The dream ALCS for any network is Red Sox-Yankees (it isn’t mine). It happened in 2003 and 2004, but in was a different era for the playoffs. First, there was only one wild card team, so that team did not face a winner-take-all game to get into the main bracket; second, the wild card could not play the champion of the same division in the division series, so the Red Sox got to avoid the Yankees in the division series in both instances. The Yankees had the best record in the AL both times, and instead got to face Minnesota, which has won only one playoff series (2002 ALDS vs. Oakland) since winning the 1991 World Series.

Boston has the better chance of extending its series, simply because the next two are at Fenway Park. But the Indians beat the Red Sox’ two best pitchers, Rick Porcello and David Price, so John Farrell is up against it. And Terry Francona would love nothing better than to clinch the series at Fenway, where he managed the Red Sox from 2004-13, leading Boston to two World Series titles with sweeps of the Cardinals (2004) and Rockies (2007).

Texas is really behind the 8-ball. For the second consecutive year, the Rangers lost two games to the Blue Jays in Arlington. The Rangers have been a terrible home team during its playoff history. It lost Games 4 and 5 to the Giants in the 2010 World Series, and had to watch San Francisco celebrate at what was then Rangers Park (now Globe Life Park). The Yankees clinched the ALDS in 1996, ’98 and ’99 in Arlington. Tampa Bay won twice at Texas in the 2010 ALDS, even though the Rangers won all three in St. Petersburg.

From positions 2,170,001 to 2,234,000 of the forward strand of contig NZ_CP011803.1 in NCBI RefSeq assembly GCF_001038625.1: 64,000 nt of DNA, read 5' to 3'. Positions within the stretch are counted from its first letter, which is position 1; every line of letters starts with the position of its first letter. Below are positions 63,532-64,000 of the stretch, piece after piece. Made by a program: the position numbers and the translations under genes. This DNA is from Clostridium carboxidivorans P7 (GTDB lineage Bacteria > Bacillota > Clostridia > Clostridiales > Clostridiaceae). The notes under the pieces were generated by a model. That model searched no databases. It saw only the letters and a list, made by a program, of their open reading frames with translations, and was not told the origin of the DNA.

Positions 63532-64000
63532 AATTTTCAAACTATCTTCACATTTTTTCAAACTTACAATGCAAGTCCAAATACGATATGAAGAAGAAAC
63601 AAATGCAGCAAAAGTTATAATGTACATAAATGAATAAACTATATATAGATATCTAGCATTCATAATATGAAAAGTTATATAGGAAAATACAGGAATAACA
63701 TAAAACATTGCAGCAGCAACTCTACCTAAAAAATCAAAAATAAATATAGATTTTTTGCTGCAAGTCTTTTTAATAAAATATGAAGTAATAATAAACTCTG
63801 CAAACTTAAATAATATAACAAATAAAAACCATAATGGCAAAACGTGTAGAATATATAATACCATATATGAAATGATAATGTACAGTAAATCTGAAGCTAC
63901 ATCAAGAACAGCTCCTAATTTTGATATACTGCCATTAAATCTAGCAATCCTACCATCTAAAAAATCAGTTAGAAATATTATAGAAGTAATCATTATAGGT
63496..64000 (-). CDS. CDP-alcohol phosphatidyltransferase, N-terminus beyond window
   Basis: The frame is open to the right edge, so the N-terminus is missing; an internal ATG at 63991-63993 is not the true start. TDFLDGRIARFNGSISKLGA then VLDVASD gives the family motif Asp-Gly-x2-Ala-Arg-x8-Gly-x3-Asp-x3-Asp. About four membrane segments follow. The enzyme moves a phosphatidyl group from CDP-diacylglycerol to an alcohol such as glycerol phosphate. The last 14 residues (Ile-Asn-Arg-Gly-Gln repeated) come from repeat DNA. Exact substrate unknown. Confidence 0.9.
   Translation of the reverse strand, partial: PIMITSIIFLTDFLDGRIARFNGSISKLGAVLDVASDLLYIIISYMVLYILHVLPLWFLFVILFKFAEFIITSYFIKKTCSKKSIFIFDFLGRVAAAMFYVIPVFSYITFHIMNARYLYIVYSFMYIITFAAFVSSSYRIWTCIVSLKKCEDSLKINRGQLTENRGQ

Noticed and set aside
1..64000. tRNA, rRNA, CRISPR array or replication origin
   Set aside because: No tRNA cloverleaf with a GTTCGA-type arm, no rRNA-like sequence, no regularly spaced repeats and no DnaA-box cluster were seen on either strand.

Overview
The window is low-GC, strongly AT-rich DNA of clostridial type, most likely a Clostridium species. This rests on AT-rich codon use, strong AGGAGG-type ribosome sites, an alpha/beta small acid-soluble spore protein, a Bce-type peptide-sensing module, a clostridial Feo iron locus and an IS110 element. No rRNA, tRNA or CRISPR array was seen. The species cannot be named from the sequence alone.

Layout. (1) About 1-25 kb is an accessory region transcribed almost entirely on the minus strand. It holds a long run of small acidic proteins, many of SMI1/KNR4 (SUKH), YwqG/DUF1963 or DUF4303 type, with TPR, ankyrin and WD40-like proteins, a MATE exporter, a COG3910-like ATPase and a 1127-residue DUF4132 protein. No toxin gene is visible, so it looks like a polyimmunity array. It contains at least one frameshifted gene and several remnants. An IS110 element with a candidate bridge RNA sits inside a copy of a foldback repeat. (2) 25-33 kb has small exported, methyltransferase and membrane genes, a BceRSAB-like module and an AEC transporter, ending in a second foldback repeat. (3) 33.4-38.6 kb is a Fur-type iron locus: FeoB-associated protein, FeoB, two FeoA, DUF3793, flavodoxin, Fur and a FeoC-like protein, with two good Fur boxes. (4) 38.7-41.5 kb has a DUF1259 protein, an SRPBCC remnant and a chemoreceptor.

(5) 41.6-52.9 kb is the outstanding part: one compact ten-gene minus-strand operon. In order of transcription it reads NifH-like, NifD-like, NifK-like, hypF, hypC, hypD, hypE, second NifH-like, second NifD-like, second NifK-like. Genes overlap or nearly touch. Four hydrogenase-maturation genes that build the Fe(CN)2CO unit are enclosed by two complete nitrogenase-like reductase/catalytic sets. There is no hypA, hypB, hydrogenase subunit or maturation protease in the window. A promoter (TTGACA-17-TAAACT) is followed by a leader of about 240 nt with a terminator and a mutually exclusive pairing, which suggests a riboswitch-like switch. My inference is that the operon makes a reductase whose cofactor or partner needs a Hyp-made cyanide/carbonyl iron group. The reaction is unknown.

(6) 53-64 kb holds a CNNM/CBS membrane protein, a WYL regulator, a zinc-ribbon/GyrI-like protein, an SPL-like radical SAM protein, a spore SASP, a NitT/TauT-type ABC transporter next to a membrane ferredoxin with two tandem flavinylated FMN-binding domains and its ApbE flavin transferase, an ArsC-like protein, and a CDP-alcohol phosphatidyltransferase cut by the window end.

Call the Rangers’ home struggles in the postseason the curse of Bowie Kuhn. It was Kuhn, as Commissioner of Baseball, who vehemently opposed the move of the second Washington Senators to Texas for the 1972 season. Bob Short, the owner of the Senators/Rangers, was a cheapskate who took a sweetheart deal from Arlington to play in a crappy minor league stadium in the shadow of Six Flags. Ted Williams may also be cursing the Rangers; he was the Senators’ manager who was forced to move from D.C. to Texas, and he absolutely hated Dallas/Fort Worth.

The Rangers are proposing to build a new ballpark with a retractable roof in time for 2021. Geez, shouldn’t that have been done in the 1990s, when George W. Bush owned the team and the Rangers were attempting to replace the decrepit Arlington Stadium?

Today is travel day in the AL. Hopefully by Monday morning, we’ll have our Blue Jays-Indians ALCS all set.

As for the NL, it was Blue Friday. The Dodgers beat the Nationals in Washington, and the Cubs won 1-0 on an eighth inning home run by Javier Baez.  Game two for both series today.

About David

I am a sportswriter for a group of weekly newspapers in small towns across northern Kansas. I grew up in New Orleans, went to college at LSU and wandered in the wilderness until Hurricane Katrina finally put me on the path to my current job.

Posted on October 8, 2016, in Major League Baseball and tagged , , , . Bookmark the permalink. Leave a comment.